Sunday, 12 March 2017
Finding Nouf by Zoe Ferraris
Finding Nouf by Zoe Ferraris
First published in America by Houghton Mifflin Harcourt in January 2007. Published in the UK as The Night Of The Mi'raj.
Where to buy this book:
Buy the book from Amazon.com / Amazon.co.uk
Buy the paperback from Speedyhen
Buy the paperback from The Book Depository
Buy the paperback from Waterstones
How I got this book:
Gift from a friend
My rating: 4 of 5 stars
'When sixteen-year-old Nouf goes missing, her prominent family calls on Nayir al-Sharqi, a pious desert guide, to lead the search party. Ten days later, just as Nayir is about to give up in frustration, her body is discovered by anonymous desert travelers. But when the coroner's office determines that Nouf died not of dehydration but from drowning, and her family seems suspiciously uninterested in getting at the truth, Nayir takes it upon himself to find out what really happened. He quickly realizes that if he wants to gain access to the hidden world of women, he will have to join forces with Katya Hijazi, a lab worker at the coroner's office who is bold enough to bare her face and to work in public. Their partnership challenges Nayir and forces him to reconcile his desire for female companionship within the parameters imposed by his beliefs.'
Finding Nouf (or The Night Of The Mi'raj if you're in the UK - same book, different titles, no idea why!) is a crime mystery of amateur sleuths searching to find out why a teenaged girl died alone, miles from home, in a desert wadi. I think the novel is intended for a young adult audience so, refreshingly for crime fiction, there are practically no depictions of violence or graphic autopsies to contend with. Instead Ferraris pitches more towards literary fiction by detailing how the lives of desert guide Nayir and lab technician Katya are shaped and guided by both their religion and by the strict social etiquette enforced in Saudi Arabian society. The book is very readable and I zoomed through it in little more than a day. I enjoyed the mystery which is nicely plotted and progresses at a good pace, especially considering this is a debut novel. The characters aren't particularly deep, but there is a good sense of atmosphere and I enjoyed evocative descriptions of varied Saudi Arabian landscapes, rural and urban.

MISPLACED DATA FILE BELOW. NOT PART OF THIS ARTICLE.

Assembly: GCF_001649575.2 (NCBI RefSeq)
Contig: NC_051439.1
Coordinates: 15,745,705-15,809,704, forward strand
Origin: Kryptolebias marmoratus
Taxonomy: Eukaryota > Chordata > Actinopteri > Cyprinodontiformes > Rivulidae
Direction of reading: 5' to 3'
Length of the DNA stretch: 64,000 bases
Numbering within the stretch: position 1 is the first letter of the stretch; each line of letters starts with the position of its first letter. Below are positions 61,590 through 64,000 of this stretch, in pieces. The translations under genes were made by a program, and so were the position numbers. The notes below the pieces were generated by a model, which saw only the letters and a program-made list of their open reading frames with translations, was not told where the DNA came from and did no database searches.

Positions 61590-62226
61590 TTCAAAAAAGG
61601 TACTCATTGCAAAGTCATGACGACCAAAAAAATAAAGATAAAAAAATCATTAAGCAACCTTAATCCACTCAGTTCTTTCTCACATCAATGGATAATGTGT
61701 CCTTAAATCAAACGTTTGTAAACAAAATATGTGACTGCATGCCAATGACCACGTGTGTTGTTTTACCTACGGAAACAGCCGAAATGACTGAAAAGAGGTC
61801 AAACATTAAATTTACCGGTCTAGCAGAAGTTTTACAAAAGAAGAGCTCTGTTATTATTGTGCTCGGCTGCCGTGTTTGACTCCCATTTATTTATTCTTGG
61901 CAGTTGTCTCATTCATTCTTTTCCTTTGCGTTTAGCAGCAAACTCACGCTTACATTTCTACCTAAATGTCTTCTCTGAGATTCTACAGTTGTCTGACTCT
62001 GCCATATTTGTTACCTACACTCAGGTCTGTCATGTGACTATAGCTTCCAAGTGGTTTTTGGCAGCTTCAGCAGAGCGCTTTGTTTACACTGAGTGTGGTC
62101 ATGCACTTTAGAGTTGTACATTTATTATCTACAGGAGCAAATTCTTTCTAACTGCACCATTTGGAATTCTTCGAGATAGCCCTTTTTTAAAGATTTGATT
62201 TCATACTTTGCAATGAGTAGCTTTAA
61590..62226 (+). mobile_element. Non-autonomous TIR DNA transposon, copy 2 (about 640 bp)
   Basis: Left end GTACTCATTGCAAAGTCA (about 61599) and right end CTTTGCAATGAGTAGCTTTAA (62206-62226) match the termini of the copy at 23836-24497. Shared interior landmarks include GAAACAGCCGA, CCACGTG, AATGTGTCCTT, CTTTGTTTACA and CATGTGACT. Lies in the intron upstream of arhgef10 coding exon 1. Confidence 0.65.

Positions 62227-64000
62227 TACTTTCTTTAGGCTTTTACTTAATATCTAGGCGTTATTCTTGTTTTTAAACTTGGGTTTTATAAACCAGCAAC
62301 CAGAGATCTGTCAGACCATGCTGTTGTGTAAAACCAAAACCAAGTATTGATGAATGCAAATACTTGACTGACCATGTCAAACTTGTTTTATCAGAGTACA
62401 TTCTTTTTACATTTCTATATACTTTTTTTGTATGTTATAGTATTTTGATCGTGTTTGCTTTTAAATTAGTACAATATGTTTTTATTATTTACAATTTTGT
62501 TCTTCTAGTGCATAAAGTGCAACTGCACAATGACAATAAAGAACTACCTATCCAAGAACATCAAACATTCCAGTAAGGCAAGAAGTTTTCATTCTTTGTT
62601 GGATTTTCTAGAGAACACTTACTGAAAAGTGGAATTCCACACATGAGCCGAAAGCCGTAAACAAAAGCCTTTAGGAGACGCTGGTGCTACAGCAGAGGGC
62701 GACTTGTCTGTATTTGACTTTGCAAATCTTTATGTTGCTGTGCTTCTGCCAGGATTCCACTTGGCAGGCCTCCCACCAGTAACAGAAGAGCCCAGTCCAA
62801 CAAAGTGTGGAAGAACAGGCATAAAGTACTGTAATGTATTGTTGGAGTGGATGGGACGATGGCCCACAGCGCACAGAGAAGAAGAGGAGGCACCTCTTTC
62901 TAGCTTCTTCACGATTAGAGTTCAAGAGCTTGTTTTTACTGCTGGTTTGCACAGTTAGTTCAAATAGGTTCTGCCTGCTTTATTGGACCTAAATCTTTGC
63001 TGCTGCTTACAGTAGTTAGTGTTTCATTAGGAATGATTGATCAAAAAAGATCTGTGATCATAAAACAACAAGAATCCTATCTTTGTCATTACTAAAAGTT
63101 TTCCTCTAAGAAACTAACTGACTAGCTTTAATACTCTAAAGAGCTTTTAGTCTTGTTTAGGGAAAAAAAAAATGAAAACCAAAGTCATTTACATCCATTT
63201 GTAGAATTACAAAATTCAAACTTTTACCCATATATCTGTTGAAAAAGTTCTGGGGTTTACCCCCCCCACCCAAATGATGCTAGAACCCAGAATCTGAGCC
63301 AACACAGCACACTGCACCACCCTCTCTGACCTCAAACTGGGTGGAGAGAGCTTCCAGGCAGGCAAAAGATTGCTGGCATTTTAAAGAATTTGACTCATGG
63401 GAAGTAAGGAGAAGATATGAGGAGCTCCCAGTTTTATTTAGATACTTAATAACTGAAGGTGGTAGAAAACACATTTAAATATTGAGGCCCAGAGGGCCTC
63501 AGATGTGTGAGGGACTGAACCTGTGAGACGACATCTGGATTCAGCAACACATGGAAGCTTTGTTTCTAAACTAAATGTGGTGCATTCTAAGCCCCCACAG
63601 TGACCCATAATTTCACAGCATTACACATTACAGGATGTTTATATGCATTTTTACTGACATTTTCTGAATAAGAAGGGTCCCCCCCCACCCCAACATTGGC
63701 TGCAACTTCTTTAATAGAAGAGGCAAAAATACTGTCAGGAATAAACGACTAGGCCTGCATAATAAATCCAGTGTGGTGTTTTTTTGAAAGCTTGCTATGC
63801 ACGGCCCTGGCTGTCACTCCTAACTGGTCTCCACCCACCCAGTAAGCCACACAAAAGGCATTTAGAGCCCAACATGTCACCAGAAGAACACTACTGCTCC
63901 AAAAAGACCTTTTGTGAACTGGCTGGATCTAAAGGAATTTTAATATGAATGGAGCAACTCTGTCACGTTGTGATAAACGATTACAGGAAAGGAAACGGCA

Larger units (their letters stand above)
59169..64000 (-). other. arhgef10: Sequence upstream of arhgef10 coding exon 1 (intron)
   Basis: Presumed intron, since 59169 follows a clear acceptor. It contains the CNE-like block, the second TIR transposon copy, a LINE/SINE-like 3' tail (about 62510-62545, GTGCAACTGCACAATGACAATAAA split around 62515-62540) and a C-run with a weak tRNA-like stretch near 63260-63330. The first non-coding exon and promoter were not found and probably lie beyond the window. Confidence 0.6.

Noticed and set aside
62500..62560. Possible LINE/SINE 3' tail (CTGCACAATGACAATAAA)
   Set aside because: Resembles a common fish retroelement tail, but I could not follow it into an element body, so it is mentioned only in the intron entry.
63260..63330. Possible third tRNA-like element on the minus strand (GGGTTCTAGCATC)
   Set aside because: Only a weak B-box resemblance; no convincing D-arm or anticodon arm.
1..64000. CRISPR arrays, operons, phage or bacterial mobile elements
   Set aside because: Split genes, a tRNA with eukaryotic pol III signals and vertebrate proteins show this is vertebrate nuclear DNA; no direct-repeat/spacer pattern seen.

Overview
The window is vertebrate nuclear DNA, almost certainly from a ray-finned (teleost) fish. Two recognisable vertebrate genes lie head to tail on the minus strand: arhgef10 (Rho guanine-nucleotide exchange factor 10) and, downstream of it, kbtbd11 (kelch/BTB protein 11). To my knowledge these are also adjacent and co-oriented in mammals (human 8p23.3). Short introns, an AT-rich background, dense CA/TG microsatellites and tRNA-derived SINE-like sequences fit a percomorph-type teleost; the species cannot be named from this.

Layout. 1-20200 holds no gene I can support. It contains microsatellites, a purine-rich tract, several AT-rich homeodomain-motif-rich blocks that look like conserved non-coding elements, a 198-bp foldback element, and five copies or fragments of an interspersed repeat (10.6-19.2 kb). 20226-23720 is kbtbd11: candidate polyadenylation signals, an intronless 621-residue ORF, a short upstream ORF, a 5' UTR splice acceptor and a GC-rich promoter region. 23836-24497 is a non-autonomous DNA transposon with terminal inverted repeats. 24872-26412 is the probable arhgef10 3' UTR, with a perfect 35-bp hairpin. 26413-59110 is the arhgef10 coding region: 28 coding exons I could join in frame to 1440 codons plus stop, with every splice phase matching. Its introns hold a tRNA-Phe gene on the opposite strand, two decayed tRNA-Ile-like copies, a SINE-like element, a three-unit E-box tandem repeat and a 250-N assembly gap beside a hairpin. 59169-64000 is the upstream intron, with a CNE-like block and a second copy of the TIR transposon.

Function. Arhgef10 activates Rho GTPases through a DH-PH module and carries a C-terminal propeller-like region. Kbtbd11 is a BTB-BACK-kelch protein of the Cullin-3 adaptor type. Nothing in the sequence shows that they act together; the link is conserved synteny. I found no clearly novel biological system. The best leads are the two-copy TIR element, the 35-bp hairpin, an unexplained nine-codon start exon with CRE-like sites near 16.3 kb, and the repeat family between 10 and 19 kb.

I was concerned however by the contrast between how Finding Nouf is marketed and the accuracy of information within its pages. Ferraris, an American woman, did spend time living in Saudi Arabia and obviously has experienced the country, but there are glaring errors in her research - even I know that Hajj only happens once per year for example - and her perpetual criticisms of Muslim culture give an unbalanced view pandering to the idea of all Muslim women being desperate to throw off their burquas and embrace Americanisation. While I am sure that some do, I am equally as sure that others don't and, to me, Finding Nouf felt as though it had been written for a Western audience who would already have decided how they felt about life in Saudi Arabia and wouldn't appreciate having their assumptions challenged. I thought this a shame as I would have preferred to read authentically Saudi viewpoints. However if you can look past this relentless chafing, then Finding Nouf is an entertaining and unusual addition to the lighter crime genre.
Search Lit Flits for more:
Books by Zoe Ferraris / Crime fiction / Books from America